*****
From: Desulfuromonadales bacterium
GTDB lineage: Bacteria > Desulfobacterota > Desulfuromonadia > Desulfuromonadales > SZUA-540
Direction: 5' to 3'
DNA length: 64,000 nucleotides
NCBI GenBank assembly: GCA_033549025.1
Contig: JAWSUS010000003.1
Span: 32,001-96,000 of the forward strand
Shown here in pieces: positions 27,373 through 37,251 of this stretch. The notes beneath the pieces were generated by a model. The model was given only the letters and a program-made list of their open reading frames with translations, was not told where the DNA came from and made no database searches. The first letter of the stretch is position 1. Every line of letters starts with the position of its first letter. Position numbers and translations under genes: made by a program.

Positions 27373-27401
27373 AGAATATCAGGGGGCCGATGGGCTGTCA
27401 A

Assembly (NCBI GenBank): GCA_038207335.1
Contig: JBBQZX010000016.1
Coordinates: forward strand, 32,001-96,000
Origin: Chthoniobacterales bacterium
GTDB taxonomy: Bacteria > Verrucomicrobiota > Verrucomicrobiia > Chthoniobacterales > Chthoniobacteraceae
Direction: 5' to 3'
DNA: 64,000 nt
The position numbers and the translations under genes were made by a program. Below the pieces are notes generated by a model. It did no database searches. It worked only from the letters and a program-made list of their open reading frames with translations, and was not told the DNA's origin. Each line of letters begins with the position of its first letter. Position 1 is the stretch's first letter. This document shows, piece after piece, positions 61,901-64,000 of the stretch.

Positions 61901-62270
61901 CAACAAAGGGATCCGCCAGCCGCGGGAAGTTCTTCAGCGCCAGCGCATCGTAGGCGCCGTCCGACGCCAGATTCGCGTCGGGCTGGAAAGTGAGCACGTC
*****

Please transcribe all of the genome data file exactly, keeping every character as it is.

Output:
From: Desulfuromonadales bacterium
GTDB lineage: Bacteria > Desulfobacterota > Desulfuromonadia > Desulfuromonadales > SZUA-540
Direction: 5' to 3'
DNA length: 64,000 nucleotides
NCBI GenBank assembly: GCA_033549025.1
Contig: JAWSUS010000003.1
Span: 32,001-96,000 of the forward strand
Shown here in pieces: positions 27,373 through 37,251 of this stretch. The notes beneath the pieces were generated by a model. The model was given only the letters and a program-made list of their open reading frames with translations, was not told where the DNA came from and made no database searches. The first letter of the stretch is position 1. Every line of letters starts with the position of its first letter. Position numbers and translations under genes: made by a program.

Positions 27373-27401
27373 AGAATATCAGGGGGCCGATGGGCTGTCA
27401 A

Assembly (NCBI GenBank): GCA_038207335.1
Contig: JBBQZX010000016.1
Coordinates: forward strand, 32,001-96,000
Origin: Chthoniobacterales bacterium
GTDB taxonomy: Bacteria > Verrucomicrobiota > Verrucomicrobiia > Chthoniobacterales > Chthoniobacteraceae
Direction: 5' to 3'
DNA: 64,000 nt
The position numbers and the translations under genes were made by a program. Below the pieces are notes generated by a model. It did no database searches. It worked only from the letters and a program-made list of their open reading frames with translations, and was not told the DNA's origin. Each line of letters begins with the position of its first letter. Position 1 is the stretch's first letter. This document shows, piece after piece, positions 61,901-64,000 of the stretch.

Positions 61901-62270
61901 CAACAAAGGGATCCGCCAGCCGCGGGAAGTTCTTCAGCGCCAGCGCATCGTAGGCGCCGTCCGACGCCAGATTCGCGTCGGGCTGGAAAGTGAGCACGTC